What causes Nosebleeds (Epistaxis)?
A nosebleed is a fairly common condition though it can be scary when it happens. The nose has plenty of blood vessels within it. Many of these are close to the surface, and sometimes when the blood vessel breaks, it can result in a lot of bleeding. Most nosebleeds are thankfully not due to nose tumor or cancer.
There can be many different reasons for what causes nosebleeds, but the factor responsible most nosebleed causes is identified as dry air. Breathing of dry air leads to the drying out of your nasal membranes. This in turn leads to the formation of crusting, which can lead to itching or discomfort. Often, it is this discomfort that leads people to scratch or pick at it, during which, might unintentionally damage the blood vessels in the area and makes it a frequent cause of nosebleeds. Air humidifiers can help to reduce nosebleeds if you live in an area where air is dry, or use air conditioning in your living environment.
Among the most common causes of nosebleeds include excessively hard/frequent nose blowing or sneezing may damage the fragile blood vessels in the nose as well. If you find yourself getting frequent nosebleeds after sneezing, it is suggested for you to keep your mouth open when you sneeze. This reduces the air pressure that passes through the nasal passages and lessens the chance of a nosebleed.
High blood pressure (or hypertension) may also make the tiny and fragile blood vessels additionally so, and may cause bleeding with little or no contact. Other conditions such as blood clotting or bleeding disorders may also play a factor in the frequency or ease of nosebleeds happening in a person.
Other common causes of nosebleeds include medication for allergies, sinus problems or flu/cold like drugs containing antihistamines or decongestants can also cause dry nasal membranes and lead to nosebleeds. Aspirin taken in large doses, medication for management of high blood pressure or blood thinners may also contribute as a risk factor for a nosebleed happening.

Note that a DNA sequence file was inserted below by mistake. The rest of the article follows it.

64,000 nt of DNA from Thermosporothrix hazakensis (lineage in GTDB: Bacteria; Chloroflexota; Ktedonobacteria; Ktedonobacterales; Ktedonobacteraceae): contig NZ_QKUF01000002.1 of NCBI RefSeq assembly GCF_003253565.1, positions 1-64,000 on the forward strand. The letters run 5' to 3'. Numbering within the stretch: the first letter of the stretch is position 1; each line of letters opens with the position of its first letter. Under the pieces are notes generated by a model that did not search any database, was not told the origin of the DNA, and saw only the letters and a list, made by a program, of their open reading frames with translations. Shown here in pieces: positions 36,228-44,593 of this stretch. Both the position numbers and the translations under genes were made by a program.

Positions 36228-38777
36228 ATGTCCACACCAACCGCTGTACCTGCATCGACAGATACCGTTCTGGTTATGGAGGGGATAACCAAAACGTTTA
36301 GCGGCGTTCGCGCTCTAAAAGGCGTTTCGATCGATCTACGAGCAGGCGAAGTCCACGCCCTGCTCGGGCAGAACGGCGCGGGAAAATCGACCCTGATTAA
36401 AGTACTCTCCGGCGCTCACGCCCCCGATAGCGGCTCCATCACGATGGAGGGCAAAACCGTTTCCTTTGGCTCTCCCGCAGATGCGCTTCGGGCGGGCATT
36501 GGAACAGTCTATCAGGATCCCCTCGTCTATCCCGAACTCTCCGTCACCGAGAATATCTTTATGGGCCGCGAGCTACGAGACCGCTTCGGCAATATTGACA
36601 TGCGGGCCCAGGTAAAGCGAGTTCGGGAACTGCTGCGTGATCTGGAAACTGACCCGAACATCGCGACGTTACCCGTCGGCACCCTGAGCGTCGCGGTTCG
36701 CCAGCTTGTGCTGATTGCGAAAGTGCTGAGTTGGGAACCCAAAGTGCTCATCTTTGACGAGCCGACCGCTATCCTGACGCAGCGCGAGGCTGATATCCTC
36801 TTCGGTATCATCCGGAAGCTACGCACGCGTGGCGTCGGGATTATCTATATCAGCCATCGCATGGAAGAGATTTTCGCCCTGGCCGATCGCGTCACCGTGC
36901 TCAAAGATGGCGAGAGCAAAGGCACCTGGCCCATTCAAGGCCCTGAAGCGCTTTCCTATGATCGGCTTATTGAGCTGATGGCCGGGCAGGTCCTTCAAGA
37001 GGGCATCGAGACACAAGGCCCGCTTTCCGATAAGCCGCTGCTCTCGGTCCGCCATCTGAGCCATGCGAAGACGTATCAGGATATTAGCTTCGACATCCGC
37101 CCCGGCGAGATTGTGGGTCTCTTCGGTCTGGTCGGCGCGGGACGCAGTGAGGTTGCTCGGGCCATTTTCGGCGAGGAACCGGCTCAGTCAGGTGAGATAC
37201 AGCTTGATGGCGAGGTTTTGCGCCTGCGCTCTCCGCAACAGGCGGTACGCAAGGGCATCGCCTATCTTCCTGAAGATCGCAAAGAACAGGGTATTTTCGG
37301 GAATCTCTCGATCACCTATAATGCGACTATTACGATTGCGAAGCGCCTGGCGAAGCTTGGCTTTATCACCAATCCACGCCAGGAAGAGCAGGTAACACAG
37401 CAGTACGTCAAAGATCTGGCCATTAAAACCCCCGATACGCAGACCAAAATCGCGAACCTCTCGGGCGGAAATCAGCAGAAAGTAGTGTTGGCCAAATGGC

Do know that most nosebleeds do not require you to seek medical advice or attention. You should seek medical attention when your nosebleed:
- Lasts longer than 20 minutes
- Happens as a result of trauma or injury, such as falling, getting hit in the face/nose, car accident.
These may be signs that the nosebleed is a more serious type of nosebleeds, known as posterior nosebleeds, which can be dangerous.
When nose bleeding happens, it is important to apply first aid immediately. Below is a section on how to stop nose bleed:
You should pinch the lowest part of the nose at the softest part and apply firm pressure for 10 minutes. Do this while sitting up, do not lie down when you are trying to stop a nosebleed. Lying down may cause you to unintentionally swallow the blood, which may bring irritation to your stomach.
During this time you should tilt your head forward and you can apply ice pack to your forehead/nose bridge or suck on some ice. Most nose bleeding will stop with these simple measures.
Release the pinch on your nose after 10 minutes and check if the nosebleed has been stopped. If it has not, you may repeat the above steps.
You should seek medical advice from a doctor if you are unable to stop the nosebleed yourself.
Nosebleeds in kids are common. Most are frequently due to nose rubbing or digging. This can be unnoticed by the parents as it can occur when the child is sleeping and is unaware of the injury to the nose. Allergic rhinitis is frequently associated with nose bleeding in kids and this must be managed well to treat the nosebleed.
During pregnancy, the blood flow to the nose actually increases. The lining within the nose also becomes thinner and allergic rhinitis can worsen, leading to an increased risk of nosebleeds.
You should consult a doctor or ENT specialist. You will need a thorough nasoendoscopy to assess your nose and sinuses and exclude conditions like tumors. A nasoendoscopy is a relatively painless procedure performed under local anesthesia and takes a few minutes in the ENT doctor’s clinic. You can return back to work and normal activities after a nasoendoscopy.
The doctor or ENT specialist will see where the cause of the nosebleeds are. Frequently the bleeding occurs from a ruptured vessel from the Little’s area on the nasal septum. If that’s the source, silver nitrate cautery (apply a chemical paste on the area) can help reduce bleeding. It is also important to treat concomitant allergic rhinitis if there is any to reduce any nasal rubbing or trauma to the nose. The commonest cause of nose bleeding is actually nasal rubbing or trauma.
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